Did you get in your habits and we're just really trying to walk them through this process and what I really would have wanted 11 years ago when I was entering this but I wasn't taught this in treatment of how to live sober, of these real life scenarios, of how to set a boundary, what is a boundary I had no idea until a few years ago. What do I say to people? You know, if I'm around people that I used to drink with now, what do I say? I'm not ready to say I'm a. You know, I had a really big problem.

Speaker 1:

There's things that you can say how to prepare for an event, talking about anticipation, anxiety before you go to something you're nervous about, how to travel sober foods to help support those sugar cravings and to support your sobriety. So all of these things that it's just all of these things kind of work together in this puzzle to create this sustainable sober life that has you feeling good, as not as this something that you have to do, but something as you want to do because you're feeling better. It can also help fill time, these habits, but again just giving you that confidence, of crossing something off, of showing up for yourself. But also all of these are meant to help you to seek out ways to boost that dopamine naturally and doing those things on a consistent basis, which then leads to this wonderful sober life.

Speaker 2:

You get the full mindset, you get the physical attributes and then, just stepping into, you know a life that you thoroughly enjoy. I'm going to quickly ask in a second where can we find you? Where can all of our Aussie listeners reach you and around the world? We've got listeners everywhere. Jen, I just want to ask you look what's on the horizon for you, and is there anything else that you want to share with our listeners? You know, women.

Speaker 1:

I know women is your forte, but we've got men as well who are struggling. Yeah, yeah, that's a great question and you know, I think what I really love to say to people, if you're struggling, is number one there's nothing wrong with you, Um, that it doesn't mean you're broken, and that you know you never know when the next time is going to be. The final time is that to keep on trying, Um, and that it's okay to feel discomfort, that you don't have to? I think that's the cure for everything is the ability to sit with discomfort and not run from it.

Speaker 1:

That you can feel something, but also know you're not going to die. If you feel uncomfortable or if that craving is so strong, it's okay. There's certain things that you can do to get through a craving, like moving your body, getting outside all of those things. But you will not die from a feeling, yeah, but you can from the action that you take based on how you feel. So if you're able to just sit through it and to just see and ask yourself you know what, what if it all works out? What if this was it? Am I willing, am I able to take a 30-day break just to see how good I can feel? But again, there is absolutely nothing wrong with you and it's nothing to be ashamed about, because it happens. It is way more common than you think. It's just not a lot of people start are talking about it until recently. Yeah, but if you have any questions, you can definitely reach me in my Instagram. That's where I like to hang out. I like to post tips at Jen Lee Hurst tips or if there's anything that you would like to see from me. I'm really open to feedback. That's my main goal is to help you, is to meet you, is to give you some encouragement in those early days, but also giving you some tips on how to stay sober as well, while also having some fun in the process.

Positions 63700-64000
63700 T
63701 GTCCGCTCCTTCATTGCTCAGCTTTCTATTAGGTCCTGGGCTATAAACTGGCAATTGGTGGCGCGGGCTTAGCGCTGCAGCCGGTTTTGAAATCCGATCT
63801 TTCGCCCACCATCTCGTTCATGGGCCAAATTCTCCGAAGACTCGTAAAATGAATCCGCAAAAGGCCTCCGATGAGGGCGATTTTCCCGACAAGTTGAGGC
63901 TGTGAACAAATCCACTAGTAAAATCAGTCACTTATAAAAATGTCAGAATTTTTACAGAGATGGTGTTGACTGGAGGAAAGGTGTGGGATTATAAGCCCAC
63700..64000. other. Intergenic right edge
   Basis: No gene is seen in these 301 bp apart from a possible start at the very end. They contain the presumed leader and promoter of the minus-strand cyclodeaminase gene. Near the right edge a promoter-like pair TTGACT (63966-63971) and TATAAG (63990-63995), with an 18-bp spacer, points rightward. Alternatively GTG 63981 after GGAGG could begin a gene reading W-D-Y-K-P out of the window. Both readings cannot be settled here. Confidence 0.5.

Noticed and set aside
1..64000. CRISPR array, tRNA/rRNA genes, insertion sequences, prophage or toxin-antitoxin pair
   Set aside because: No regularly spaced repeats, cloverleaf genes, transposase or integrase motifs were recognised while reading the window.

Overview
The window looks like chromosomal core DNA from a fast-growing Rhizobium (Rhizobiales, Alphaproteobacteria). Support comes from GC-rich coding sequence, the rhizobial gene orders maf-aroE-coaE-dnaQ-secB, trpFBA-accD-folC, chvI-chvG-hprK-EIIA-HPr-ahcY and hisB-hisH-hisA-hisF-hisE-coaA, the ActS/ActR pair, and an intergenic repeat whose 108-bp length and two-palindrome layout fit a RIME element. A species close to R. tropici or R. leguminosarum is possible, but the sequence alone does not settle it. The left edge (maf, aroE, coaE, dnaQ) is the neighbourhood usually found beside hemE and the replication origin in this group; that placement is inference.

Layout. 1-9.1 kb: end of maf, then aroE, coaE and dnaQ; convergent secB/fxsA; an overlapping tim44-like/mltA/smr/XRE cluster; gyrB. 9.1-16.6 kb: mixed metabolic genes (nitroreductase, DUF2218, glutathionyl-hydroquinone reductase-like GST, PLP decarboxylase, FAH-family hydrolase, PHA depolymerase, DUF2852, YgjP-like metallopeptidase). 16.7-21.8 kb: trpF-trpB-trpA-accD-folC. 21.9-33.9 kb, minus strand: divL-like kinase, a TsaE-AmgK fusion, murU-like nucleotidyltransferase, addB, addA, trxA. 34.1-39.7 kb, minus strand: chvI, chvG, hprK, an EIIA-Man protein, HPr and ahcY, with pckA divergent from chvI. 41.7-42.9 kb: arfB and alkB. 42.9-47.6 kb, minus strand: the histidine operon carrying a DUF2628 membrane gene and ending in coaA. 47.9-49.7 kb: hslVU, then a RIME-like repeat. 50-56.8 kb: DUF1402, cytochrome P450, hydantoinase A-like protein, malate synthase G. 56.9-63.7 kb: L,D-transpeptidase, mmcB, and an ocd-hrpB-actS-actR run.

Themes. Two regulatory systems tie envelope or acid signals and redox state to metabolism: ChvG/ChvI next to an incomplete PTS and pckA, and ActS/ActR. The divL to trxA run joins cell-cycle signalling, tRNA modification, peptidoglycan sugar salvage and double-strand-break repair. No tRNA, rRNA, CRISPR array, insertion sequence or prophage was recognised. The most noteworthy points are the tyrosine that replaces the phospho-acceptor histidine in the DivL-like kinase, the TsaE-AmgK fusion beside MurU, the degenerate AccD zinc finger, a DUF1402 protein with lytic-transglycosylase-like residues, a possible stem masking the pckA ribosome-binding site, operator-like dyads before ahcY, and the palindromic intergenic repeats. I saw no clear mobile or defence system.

Speaker 1:

Yes, I don't think this is something that should be so incredibly serious. I really want to empower people to want to choose this because they feel better. They want to feel better, that this is a health choice, this is a wellness choice. But what I do have coming up, I always have my Lighthouse Sobriety membership. It is for women, but to start to embrace this choice.

Speaker 1:

So all of those things that I was talking about in my programs those are also in my membership, but not to the extent. My group coaching programs are very intensive, where I'm in there a lot. I'm working with you a lot of the times, but I have monthly coaching for me in there. There's workbooks, trackers, we have daily meetings, workouts we actually have a workout tomorrow. We have craft events where we just made our own candles. We have a sober book club yeah, just making this a really fun community, because I think that's what sobriety is and then I have a sober journal coming out at the end of this year to take you through a hundred days and how to kind of plan out your day, giving you some motivation.

Speaker 1:

And then I also have a retreat coming up for the women in my group as well, if you do choose to join the membership.

Speaker 2:

Oh, Jen, your members are incredibly lucky to have you there, full energy at the helm, helping them out, and for anybody that wants to follow Jen on Instagram, I highly recommend it. Her posts are real, they're authentic and they're useful. You know, sober Instagram is fabulous, but Jen, you know your posts are awesome and you respond You're out there responding.

Speaker 1:

I try, I try, I try as much as I can. That'd be hard.

Speaker 2:

Yes, thank you so much, so much for being a guest. You've been a great, great guest and I know this is going to resonate with all of our listeners. And, yeah, just a huge thank you.

Speaker 1:

Thank you so much for having me on. You're welcome, I appreciate it.

Speaker 2:

You're welcome 're welcome. Thanks, jen. If you don't already know, in addition to our podcasting work, we are each sobriety coaches with our own separate businesses helping people to drink less.

Speaker 3:

if you or a loved one want to take a break from alcohol, we invite you to have a look at our individual websites.

Speaker 2:

megs is glassfulfilledcomau and bella's is isabellafergusoncomau, so take the next step that feels right for you.

Navigating Sobriety and Self-Discovery
Deception in Appearance of Alcoholism
Overcoming Alcoholism and Rebuilding Life
Motivation to Stay Sober and Thrive
Discovering Sobriety and Authenticity
Sobriety Program Community Support
Sobriety Coaching and Social Media